42. Section 80 (trial by jury) and s. 116 are among the very few guarantees of freedom in the Constitution. In R. v. Federal Court of Bankruptcy; Ex parte Lowenstein [1938] HCA 10; (1938) 59 CLR 556, at pp 581-582 (41 Law Ed 2d 159, at p 180) , Dixon and Evatt JJ. asserted that this Court's reading of s. 80 made a mockery of the Constitution. A reading of s. 116 that the prohibition against "any law for establishing any religion" does not prohibit a law which sponsors or supports religions, but prohibits only laws for the setting up of a national church or religion, or alternatively prohibits only preferential sponsorship or support of one or more religions, makes a mockery of s. 116. Jefferson warned against this tendency.


"Our peculiar security is the possession of a written Constitution. Let us not make it a blank paper by construction" (Jefferson, Writings (Washington ed., 1859), p. 506).


We should heed his warning.

DOGS suggest that, as wealthy church schools scream at their loss of privileges to discriminate against pupils, teachers and employees on the basis of religion , they remember that they, with their mendacity, have contributed to making their peculiar right to religious liberty ‘a blank paper by construction

State Ad to religious schools is the basis of the problem of religious liberty in Australia.


Excerpt from the The Ruddock Report : PP 35-36

1.1              Section 116 of the Constitution limits the ability of the Commonwealth to legislate in respect of religion. It provides:

The Commonwealth shall not make any law for establishing any religion, or for imposing any religious observance, or for prohibiting the free exercise of any religion, and no religious test shall be required as a qualification for any office or public trust under the Commonwealth.

1.2              Section 116 has a number of important limitations. First, it is a limitation on the legislative power of the Commonwealth only. The States are not limited by its terms. Whether the Territories are restricted by section 116 has been considered by the High Court on a number of occasions but the position remains unclear.[1] Second, section 116 is a limitation on Commonwealth legislative power; it does not create a ‘right’ for individuals to hold or manifest their faith. Nor does it create a positive obligation on the Commonwealth to do anything to ensure freedom of religion.

1.3              The High Court has tended to take a narrow approach in interpreting section 116. A law will only fall foul of the ‘free exercise’ limb of section 116, for example, if its purpose is to restrict religious practice, even if its effect is to burden disproportionately the practices of a particular religion.[2]

1.4              Section 116 does not impose a strict separation of church and state. The High Court has upheld, for example, the funding of faith-based schools as being consistent with section 116.[3]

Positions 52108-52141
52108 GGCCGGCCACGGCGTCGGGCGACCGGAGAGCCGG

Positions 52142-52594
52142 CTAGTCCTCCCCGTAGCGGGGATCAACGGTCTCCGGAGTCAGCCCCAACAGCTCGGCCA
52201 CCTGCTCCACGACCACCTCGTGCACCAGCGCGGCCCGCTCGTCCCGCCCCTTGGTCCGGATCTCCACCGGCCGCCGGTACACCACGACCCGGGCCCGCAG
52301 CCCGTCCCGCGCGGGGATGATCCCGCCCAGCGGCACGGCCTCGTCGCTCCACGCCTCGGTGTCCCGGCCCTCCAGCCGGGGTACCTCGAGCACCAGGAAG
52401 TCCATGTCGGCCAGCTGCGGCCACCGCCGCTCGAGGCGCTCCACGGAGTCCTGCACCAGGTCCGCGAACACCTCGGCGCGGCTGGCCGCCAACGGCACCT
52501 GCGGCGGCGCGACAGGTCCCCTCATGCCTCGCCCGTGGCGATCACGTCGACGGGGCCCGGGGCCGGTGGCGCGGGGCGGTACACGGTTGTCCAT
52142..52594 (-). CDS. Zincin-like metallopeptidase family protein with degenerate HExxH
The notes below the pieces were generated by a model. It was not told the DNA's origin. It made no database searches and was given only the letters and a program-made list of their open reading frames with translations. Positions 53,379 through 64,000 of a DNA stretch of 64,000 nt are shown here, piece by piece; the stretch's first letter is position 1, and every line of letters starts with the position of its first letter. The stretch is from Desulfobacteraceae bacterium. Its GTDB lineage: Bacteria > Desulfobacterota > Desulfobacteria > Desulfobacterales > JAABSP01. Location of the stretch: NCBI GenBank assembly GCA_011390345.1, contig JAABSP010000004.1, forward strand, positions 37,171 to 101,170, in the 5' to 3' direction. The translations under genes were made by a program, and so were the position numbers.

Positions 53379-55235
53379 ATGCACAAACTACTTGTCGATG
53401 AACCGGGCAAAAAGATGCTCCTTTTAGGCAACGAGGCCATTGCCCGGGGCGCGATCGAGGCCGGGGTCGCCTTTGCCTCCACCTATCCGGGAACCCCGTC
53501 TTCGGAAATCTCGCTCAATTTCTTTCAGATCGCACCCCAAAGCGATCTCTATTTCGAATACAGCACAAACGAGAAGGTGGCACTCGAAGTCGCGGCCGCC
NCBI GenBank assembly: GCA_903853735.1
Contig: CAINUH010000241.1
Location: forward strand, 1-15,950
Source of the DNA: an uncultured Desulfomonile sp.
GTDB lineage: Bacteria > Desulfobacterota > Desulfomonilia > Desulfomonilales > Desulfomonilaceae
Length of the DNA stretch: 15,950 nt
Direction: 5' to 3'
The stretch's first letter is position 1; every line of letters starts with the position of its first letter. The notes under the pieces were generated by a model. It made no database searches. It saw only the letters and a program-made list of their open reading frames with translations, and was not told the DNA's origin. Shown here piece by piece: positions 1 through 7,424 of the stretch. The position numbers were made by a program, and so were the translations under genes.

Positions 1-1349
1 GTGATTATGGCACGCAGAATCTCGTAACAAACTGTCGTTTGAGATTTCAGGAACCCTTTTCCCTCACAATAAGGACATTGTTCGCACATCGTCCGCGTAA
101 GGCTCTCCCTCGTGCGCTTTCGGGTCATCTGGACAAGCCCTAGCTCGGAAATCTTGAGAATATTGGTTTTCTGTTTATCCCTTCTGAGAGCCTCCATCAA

1.5              There have been two attempts to amend section 116 by way of referendum to extend its application to the States and Territories, in 1944 and 1988, both of which failed. The 1988 proposal also would have amended the wording of the ‘establishment’ limb of the provision. This may have upset the conclusion reached in Attorney-General (Vic); Ex Rel Black v Commonwealth (‘DOGS Case’) and is often cited as a reason why that proposal failed.

1.6              The only other constitutional provision in Australia that expressly concerns religion is section 46 of the Constitution Act 1934 (Tas), which provides:

(1) Freedom of conscience and the free profession and practice of religion are, subject to public order and morality, guaranteed to every citizen.

(2) No person shall be subject to any disability, or be required to take any oath on account of his religion or religious belief and no religious test shall be imposed in respect of the appointment to or holding of any public office.

1.7              Section 46 has not been subject to judicial application. However, observations made by Tracey J in Corneloup v Launceston City Council suggest it may be of limited scope:

…s 46 does not, in terms, confer any personal rights or freedoms on citizens. The qualified “guarantee” has been held to prevent coercion in relation to the practise of religion and to guarantee a freedom to profess and practise a person’s religion of choice: see McGee v Attorney-General [1974] IR 284 at 316 – a decision of the Irish Supreme Court on the equivalent provision of the Constitution of Ireland, Article 44(2)(1). There is, however, no authority to which I was referred which determines the practical effect of the “guarantee”. In particular, there remains an open question as to whether it could operate to render invalid provisions of other Tasmanian legislation (or subordinate legislation made thereunder), given that the Constitution Act is also an Act of the Tasmanian Parliament and s 46 is not an entrenched provision.[4]

1.8              No other State or Territory protects freedom of religion in its constitution.

[1] See Lamshed v Lake (1958) 99 CLR 132; Kruger v Commonwealth (1997) 190 CLR 1.

[2] See Kruger v Commonwealth (1997) 190 CLR 1.

[3] See Attorney-General (Vic); Ex Rel Black v Commonwealth (‘DOGS Case’) (1981) 146 CLR 559.

[4] [2016] FCA 974, [38].



                         855 ON THE AM DIAL: 12.00 NOON SATURDAYS